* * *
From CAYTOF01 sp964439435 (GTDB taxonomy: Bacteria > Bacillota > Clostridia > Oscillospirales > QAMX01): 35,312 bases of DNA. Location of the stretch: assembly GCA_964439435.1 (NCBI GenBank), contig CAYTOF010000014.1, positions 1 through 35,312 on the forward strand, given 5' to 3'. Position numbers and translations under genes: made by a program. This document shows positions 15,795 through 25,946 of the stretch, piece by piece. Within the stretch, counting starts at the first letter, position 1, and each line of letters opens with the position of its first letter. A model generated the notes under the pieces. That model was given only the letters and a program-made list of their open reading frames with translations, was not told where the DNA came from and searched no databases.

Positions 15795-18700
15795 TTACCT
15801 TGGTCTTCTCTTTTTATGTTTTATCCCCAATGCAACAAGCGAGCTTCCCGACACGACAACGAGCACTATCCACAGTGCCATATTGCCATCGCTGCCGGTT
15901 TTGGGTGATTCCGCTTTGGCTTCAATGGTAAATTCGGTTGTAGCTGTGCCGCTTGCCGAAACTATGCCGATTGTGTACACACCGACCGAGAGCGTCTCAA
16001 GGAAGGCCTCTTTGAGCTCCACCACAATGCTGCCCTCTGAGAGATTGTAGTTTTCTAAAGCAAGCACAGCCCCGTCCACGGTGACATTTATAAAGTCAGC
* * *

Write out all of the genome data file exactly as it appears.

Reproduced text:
From CAYTOF01 sp964439435 (GTDB taxonomy: Bacteria > Bacillota > Clostridia > Oscillospirales > QAMX01): 35,312 bases of DNA. Location of the stretch: assembly GCA_964439435.1 (NCBI GenBank), contig CAYTOF010000014.1, positions 1 through 35,312 on the forward strand, given 5' to 3'. Position numbers and translations under genes: made by a program. This document shows positions 15,795 through 25,946 of the stretch, piece by piece. Within the stretch, counting starts at the first letter, position 1, and each line of letters opens with the position of its first letter. A model generated the notes under the pieces. That model was given only the letters and a program-made list of their open reading frames with translations, was not told where the DNA came from and searched no databases.

Positions 15795-18700
15795 TTACCT
15801 TGGTCTTCTCTTTTTATGTTTTATCCCCAATGCAACAAGCGAGCTTCCCGACACGACAACGAGCACTATCCACAGTGCCATATTGCCATCGCTGCCGGTT
15901 TTGGGTGATTCCGCTTTGGCTTCAATGGTAAATTCGGTTGTAGCTGTGCCGCTTGCCGAAACTATGCCGATTGTGTACACACCGACCGAGAGCGTCTCAA
16001 GGAAGGCCTCTTTGAGCTCCACCACAATGCTGCCCTCTGAGAGATTGTAGTTTTCTAAAGCAAGCACAGCCCCGTCCACGGTGACATTTATAAAGTCAGC